Author Topic: What does this mean to defer in a 401k  (Read 1015 times)

soccerluvof4

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What does this mean to defer in a 401k
« on: December 06, 2017, 11:46:28 AM »
So my DW went back to work about a year ago because HC concerns and she really likes it.  They use Voya and its loaded with Vanguard funds so thats good. 

With most of our Assets being in taxable accounts i thought it would be a good idea to build up or 401ks.  The only think i didnt like was 1) 6 years to be a 100% (0% first year and 20% each year after that) invested and she might not stay there and then 2) I honestly do understand this. Might seem simple to some but can you explain it to me please, specifically what does defer mean and or good? bad? indifferent?-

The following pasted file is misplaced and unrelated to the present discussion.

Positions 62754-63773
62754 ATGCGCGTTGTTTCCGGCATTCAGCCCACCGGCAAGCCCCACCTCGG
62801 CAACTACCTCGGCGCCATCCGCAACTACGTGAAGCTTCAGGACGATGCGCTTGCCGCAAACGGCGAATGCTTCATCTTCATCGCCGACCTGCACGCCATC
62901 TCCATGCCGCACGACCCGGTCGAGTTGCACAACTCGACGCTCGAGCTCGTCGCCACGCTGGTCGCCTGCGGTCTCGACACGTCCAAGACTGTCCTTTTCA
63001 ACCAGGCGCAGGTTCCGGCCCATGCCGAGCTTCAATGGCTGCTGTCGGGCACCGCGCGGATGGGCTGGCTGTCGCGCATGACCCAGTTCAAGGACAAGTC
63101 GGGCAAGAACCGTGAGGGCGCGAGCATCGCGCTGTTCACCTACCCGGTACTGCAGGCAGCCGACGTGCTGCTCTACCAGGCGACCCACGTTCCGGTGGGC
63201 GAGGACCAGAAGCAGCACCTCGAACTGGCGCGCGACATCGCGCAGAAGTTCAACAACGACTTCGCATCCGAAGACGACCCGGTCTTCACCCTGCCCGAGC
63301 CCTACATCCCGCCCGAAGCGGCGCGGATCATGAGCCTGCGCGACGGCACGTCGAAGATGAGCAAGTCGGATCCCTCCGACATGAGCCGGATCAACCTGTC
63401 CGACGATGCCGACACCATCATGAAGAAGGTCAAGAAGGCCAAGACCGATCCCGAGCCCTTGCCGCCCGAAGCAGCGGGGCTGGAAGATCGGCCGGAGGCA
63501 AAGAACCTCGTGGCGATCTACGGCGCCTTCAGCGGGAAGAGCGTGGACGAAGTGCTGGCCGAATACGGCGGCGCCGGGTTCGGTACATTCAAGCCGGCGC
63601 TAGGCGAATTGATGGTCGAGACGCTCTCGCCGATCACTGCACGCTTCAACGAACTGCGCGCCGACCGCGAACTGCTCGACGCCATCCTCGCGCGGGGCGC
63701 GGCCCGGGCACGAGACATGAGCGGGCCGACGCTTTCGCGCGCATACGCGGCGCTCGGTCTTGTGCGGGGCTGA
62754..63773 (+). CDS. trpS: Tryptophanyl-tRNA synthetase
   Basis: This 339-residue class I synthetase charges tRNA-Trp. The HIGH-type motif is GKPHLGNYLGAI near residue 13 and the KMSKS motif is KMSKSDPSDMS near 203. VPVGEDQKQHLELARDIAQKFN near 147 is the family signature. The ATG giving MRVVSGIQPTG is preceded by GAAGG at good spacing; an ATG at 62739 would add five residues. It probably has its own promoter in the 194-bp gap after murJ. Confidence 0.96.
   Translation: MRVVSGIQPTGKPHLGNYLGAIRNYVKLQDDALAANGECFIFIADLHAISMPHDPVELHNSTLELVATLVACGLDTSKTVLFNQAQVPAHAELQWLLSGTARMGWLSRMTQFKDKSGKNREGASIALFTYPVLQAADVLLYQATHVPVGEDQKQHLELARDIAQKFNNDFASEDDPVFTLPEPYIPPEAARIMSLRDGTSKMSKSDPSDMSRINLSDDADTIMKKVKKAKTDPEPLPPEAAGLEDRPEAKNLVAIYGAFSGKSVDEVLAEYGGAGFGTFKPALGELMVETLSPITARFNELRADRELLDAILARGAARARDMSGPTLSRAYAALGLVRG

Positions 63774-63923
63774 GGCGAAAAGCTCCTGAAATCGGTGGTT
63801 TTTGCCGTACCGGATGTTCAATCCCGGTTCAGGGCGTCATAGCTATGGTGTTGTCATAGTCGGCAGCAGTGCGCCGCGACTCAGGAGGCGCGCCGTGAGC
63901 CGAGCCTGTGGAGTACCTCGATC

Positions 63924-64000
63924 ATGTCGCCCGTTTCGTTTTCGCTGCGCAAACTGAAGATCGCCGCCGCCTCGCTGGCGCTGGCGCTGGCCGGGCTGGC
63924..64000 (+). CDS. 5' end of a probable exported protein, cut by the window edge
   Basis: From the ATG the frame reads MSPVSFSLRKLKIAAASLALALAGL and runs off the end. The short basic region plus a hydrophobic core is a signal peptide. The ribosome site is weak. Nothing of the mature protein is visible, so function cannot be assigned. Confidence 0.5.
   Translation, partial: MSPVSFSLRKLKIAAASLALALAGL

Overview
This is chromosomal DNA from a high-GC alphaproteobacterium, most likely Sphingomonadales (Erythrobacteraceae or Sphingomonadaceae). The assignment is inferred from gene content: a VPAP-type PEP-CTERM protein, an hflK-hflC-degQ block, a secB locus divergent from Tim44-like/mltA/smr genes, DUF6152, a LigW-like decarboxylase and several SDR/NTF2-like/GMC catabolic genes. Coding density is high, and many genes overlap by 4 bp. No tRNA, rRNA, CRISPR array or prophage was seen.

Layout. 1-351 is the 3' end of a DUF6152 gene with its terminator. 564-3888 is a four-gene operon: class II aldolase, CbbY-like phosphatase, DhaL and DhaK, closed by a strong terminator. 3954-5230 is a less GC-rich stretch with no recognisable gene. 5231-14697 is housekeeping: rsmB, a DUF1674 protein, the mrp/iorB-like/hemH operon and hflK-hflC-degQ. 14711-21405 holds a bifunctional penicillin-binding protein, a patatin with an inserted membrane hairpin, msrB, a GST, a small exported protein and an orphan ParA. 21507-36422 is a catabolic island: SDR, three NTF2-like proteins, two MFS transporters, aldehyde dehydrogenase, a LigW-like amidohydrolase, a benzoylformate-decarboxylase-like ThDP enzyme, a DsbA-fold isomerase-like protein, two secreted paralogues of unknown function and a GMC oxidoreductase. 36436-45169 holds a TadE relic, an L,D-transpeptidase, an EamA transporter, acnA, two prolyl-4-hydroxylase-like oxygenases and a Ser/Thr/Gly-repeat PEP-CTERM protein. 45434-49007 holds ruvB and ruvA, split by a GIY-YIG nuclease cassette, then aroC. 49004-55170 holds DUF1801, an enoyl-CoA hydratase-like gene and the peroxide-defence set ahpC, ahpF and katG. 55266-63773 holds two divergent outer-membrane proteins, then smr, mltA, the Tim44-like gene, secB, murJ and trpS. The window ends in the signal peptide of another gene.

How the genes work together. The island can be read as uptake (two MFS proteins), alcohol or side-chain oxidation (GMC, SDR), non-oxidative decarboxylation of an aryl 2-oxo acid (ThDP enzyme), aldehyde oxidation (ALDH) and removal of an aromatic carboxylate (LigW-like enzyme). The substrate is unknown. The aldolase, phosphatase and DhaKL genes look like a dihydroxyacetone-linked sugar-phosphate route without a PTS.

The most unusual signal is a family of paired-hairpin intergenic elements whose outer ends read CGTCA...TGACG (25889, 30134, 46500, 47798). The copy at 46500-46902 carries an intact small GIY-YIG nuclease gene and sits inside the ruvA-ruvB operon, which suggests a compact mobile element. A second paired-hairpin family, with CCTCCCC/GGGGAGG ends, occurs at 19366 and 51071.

Safe Harbor Matching Contribution for the 2018 Plan Year: For the 2018 plan year, your employer will provide you with a matching contribution.  The matching contribution will be a dollar-for-dollar match on your salary deferrals up to 3% of your compensation plus a 50% matching contribution on your salary deferrals over 3% and up to 5% of your compensation. 

For Example:  Assume you earn $40,000 in compensation for the 2018 plan year and you elect to defer $4,000 or 10% of your compensation into your employer’s Plan.  Your employer will provide you with a total matching contribution of $1,600. That’s a $1,200 match on the first $1,200 you defer plus $400 on the next $800 you defer.

Other contributions: Your employer will not be making any additional employer contribution for the 2018 plan year.


VESTING & DISTRIBUTIONS

Vesting: You are 100% vested in your 401(k) salary deferrals or Roth 401(k) salary deferrals and your Safe Harbor Matching Contributions at all times.  Your vested percentage in any additional employer match or profit sharing contributions is based upon the vesting schedule outlined in your SPD.